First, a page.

What if you had severe, chronic neck pain and your doctor didn't have a clue what to do for you? That was the place I was in during my early 30s: typing was agony, I couldn't press the Dictaphone buttons with my left hand hard enough to engage them, and I was too stiff to shimmy in dance class. Most of what I recall of an outdoor performance of a Shakespeare play of that time (the one where they were stuck on an island) regards squirming around trying to get comfortable. (If you were sitting behind me, I apologize.)
A friend referred me to a chiropractor, who diagnosed two pinched nerves in my neck and between my shoulders. Nothing was torn or fractured, and IME, when that's the case, doctors who practice traditional Western medicine won't be able to diagnose anything. That's not to say you shouldn't see an M.D. If something is torn or broken, they can help where a chiropractor and the treatments I'm going to talk about cannot.
After several chiropractic treatments, my neck and shoulder recovered, but I still had niggling pain and occasional flare-ups. Over the years, I've found three ways of dealing with this--and I'm happy to say my neck and shoulder pain are gone. Here's what I've tried and the results I've gotten.
Acupressure. It's especially helpful for me when I have tension. My mom loves getting acupressure when her neck, shoulders and arms hurt. For most of us, this is easy to do for yourself and it can bring relief within a few minutes. All you do is press your fingertips into appropriate pressure points. A book like Acupressure's Potent Points can show you how.
Yoga. When I had continual neck pain, I did yoga neck exercises every morning, and it really helped. The exercises came from the 1959 edition of Yoga for Americans. I ignored the advice on coffee enemas and did the neck exercises daily. Every morning, I did each one five times, slowly, and didn't stretch to the point of discomfort. The exercises were moving my head side to side in a big NO motion, nodding in a big YES motion, moving my ear closer to my shoulder moving only my head, moving my head forward without tilting it (imagine a turtle poking its head out of its shell), and gently rolling my head around each direction. Often, my neck would pop and feel better when I moved my ear towards my shoulder. But if it didn't, I gave up after a few tries. Continuing to stretch just made it worse, so I waited and tried later.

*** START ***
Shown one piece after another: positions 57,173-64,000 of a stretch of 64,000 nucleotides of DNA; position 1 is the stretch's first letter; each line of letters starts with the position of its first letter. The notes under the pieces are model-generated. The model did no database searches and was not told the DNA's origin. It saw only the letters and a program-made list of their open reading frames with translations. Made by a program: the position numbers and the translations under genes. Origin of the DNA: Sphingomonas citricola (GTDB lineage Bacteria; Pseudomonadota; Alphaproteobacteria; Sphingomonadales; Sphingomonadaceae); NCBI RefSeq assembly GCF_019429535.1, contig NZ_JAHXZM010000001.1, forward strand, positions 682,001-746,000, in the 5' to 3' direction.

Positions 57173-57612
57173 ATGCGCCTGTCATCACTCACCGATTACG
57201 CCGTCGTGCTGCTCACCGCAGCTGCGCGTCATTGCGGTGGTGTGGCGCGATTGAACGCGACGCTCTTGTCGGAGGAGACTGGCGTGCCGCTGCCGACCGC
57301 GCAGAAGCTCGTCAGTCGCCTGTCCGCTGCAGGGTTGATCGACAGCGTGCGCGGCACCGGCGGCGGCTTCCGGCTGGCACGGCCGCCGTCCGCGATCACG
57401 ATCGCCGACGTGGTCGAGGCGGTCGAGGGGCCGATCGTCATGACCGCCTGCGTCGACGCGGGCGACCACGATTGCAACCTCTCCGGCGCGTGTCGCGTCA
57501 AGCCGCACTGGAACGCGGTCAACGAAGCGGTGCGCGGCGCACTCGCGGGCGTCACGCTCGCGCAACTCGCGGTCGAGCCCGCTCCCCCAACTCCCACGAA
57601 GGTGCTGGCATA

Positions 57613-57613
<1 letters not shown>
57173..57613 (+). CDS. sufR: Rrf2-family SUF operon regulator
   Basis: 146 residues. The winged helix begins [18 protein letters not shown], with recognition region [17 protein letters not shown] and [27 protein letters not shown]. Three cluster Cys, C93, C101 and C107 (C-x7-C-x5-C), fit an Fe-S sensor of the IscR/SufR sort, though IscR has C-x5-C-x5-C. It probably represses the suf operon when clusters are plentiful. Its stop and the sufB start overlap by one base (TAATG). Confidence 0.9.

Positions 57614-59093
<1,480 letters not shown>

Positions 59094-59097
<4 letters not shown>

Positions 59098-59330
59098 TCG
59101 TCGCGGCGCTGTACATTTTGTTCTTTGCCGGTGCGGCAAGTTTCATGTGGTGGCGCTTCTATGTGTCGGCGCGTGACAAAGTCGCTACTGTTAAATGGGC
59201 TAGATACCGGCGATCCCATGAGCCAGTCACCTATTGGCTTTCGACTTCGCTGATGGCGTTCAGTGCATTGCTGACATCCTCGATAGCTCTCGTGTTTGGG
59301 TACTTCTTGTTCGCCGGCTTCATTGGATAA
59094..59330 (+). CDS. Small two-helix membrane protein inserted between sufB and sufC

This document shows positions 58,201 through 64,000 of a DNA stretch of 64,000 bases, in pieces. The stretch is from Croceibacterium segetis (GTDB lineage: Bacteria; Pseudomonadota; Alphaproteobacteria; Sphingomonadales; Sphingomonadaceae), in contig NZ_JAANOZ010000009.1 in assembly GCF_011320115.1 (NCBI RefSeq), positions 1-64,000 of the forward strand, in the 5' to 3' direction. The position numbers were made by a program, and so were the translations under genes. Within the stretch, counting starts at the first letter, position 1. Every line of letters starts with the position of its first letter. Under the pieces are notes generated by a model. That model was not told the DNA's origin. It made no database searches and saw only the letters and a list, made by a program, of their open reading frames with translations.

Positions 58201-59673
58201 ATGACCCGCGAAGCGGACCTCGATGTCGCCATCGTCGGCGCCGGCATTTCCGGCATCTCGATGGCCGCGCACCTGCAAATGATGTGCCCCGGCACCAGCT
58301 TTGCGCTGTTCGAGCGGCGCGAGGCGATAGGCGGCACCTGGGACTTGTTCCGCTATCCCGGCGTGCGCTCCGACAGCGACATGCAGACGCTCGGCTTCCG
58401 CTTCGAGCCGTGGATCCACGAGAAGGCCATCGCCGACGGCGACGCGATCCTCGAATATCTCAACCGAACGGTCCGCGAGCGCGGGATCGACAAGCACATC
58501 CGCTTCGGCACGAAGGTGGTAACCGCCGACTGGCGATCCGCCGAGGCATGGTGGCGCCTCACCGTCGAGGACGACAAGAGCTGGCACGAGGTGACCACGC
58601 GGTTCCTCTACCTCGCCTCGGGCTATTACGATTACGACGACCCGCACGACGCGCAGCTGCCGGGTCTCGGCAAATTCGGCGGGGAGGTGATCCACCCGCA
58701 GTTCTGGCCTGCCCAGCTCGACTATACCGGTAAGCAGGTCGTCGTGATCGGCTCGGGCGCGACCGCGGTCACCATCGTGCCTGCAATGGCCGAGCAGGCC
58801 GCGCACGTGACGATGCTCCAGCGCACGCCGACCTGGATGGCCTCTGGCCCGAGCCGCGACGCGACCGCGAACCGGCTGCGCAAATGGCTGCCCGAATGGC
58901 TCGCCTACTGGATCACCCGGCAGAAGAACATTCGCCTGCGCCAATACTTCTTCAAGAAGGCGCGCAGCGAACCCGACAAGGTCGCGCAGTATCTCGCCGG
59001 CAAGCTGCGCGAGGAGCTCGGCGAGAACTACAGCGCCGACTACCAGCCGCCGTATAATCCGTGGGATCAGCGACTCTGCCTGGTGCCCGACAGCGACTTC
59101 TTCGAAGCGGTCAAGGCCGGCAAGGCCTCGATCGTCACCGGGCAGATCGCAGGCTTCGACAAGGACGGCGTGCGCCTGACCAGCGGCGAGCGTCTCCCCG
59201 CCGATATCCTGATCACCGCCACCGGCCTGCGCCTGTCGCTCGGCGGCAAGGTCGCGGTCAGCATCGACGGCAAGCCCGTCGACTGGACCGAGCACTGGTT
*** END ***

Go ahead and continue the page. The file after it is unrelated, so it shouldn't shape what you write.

I don't do this every day anymore, but it's helpful if I've had my neck in a strange position, like yesterday when a complete stranger in the seat behind me on the bus talked my ear off about the squirrel under her couch, her three dogs, two cats, guinea pigs, aquarium and colostomy bag.
Strength Training. Last year I started doing some abdominal exercises that involved keeping your head just off the floor for a few minutes. It was hard to do, but some weeks after I'd started, my neck pain was gone--surprise! My neck was stronger and free of pain. I used a video called Ballet Conditioning; now I use the Slow Burn system. (And I no longer need the yoga every day. But it's there in case I see the menagerie lady again.)